Iranian-American actor Sheila Vand cut her teeth in the theater but has made a name for herself since graduating from UCLA as a recurring face of prime time (“State of Affairs,” “24: Legacy”) and a burgeoning indie darling—Sundance hits like subversive vampire flick “A Girl Walks Home Alone at Night” truly put her on the map in 2014. Her 2018 is packed with six projects, the latest being writer-director Brian Shoaf’s intimate psychological thriller “Aardvark,” in which she stars with Zachary Quinto, Jon Hamm, and Jenny Slate. Vand stopped by Backstage HQ to offer her best career advice and reveal how she gets over a bad audition.
Find your acting swagger.
“I deal with a lot of [audition] nerves, and what’s frustrating is the projects I care the most about, obviously I get the most nervous about. There was a period of time where I was booking a lot of things I didn’t care so much about because it was easy to walk in with that sort of swagger. I think you have to detach yourself. I think that energy can mess with your nerves, and experience helps a lot. Eventually, [auditioning] feels like it’s just another day at work. I know everyone always says ‘be yourself,’ and sometimes that’s easier said than done, but I do think that that’s the best way. If you go in and you’re just trying to please and you’re just trying to be perfect for the part, it just might not be as compelling as [being] who you really are.”
Your community will get you far.
“You can hustle all you want, but you never know what thing is going to be ‘the one.’ I think it’s more about building community. Get out there and support people you believe in. Hopefully they’ll come back and support you…. It’s not about all of Hollywood. It’s about my community.”
Everyone’s experience with the craft is different.
“I go back and forth between [wishing] I had more training to rely on and [wanting] to throw everything I’ve learned out the window and start all over again. Acting is this abstract thing, and I think that’s what I love about it. It constantly feels like an investigation for me, and I feel like I’m still evolving my process and my approach.”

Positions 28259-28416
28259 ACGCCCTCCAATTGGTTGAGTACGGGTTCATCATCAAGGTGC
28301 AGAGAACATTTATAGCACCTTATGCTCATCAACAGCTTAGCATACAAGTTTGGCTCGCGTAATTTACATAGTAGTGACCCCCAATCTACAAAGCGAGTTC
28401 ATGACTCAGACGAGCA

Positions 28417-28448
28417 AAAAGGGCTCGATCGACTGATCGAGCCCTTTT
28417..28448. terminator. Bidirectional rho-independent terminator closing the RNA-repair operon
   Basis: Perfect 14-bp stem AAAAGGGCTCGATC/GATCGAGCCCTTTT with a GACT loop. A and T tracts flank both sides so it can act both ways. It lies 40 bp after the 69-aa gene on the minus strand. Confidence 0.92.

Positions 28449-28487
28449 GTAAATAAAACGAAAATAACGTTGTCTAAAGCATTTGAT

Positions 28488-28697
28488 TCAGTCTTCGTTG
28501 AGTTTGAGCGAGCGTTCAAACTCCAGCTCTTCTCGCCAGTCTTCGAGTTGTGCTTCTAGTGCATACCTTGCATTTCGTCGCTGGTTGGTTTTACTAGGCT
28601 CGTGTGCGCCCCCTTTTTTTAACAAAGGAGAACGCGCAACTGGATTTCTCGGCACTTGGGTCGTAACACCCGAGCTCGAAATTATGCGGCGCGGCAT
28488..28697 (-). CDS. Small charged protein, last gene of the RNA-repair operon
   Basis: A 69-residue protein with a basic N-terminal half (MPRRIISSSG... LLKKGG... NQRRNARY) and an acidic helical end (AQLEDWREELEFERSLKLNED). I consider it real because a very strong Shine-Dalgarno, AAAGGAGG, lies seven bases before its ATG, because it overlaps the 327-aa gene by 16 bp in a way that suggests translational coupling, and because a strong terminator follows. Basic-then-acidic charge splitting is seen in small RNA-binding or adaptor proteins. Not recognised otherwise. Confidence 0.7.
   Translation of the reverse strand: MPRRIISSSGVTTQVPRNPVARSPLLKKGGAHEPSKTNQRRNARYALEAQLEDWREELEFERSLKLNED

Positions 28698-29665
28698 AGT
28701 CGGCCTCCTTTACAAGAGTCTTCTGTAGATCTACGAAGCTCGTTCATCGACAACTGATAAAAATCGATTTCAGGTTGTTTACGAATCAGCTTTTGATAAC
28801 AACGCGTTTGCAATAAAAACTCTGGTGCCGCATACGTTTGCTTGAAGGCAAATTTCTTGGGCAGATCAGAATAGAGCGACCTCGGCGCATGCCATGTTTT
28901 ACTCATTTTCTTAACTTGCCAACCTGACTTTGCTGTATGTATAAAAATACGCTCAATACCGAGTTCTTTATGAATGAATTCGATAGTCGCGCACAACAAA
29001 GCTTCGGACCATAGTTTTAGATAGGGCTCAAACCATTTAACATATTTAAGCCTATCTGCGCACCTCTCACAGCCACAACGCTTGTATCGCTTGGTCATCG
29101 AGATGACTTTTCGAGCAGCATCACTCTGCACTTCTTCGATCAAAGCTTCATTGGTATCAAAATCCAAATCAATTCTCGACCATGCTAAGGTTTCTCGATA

Bad auditions can only help you grow.
“You really have to let it go. There’s always going to be more. I’ve had bad auditions where I’ve thought, That ruined my life; that movie was going to be the one that made my career. And then that movie goes nowhere. You might think that one audition is going to make your career, but there’s no one thing that will make or break you. It’s cumulative. You just need to keep building. Be kind to yourself.”
Doing your homework is always a plus.
“[Writing a backstory] can really help root you. I built a career on supporting roles. Even though sometimes it’s like, ‘I don’t need to be writing a whole backstory for this small part,’ I think that can help make things a little more specific. It’s about choices. The worst choice you can make is not [making] a choice.”
And acting students: Don’t forget to enjoy yourselves.
“I think seeing stuff is always good for inspiration. See lots of [movies and plays]. It’ll keep you inspired and excited to be a part of that world. But when I was in school, I didn’t audition. I didn’t even know what a headshot was. For me, I was more focused on still being a kid, and I think that’s important. If you’re in college, you’ll never have college again. One of the things that makes you a great actor is being a great person. The more in touch you become with yourself, the more you have to give to your acting. Don’t think it’s all technique and classes and meetings. It’s not.”
Want to become an indie film actor? Check out Backstage’s film audition listings!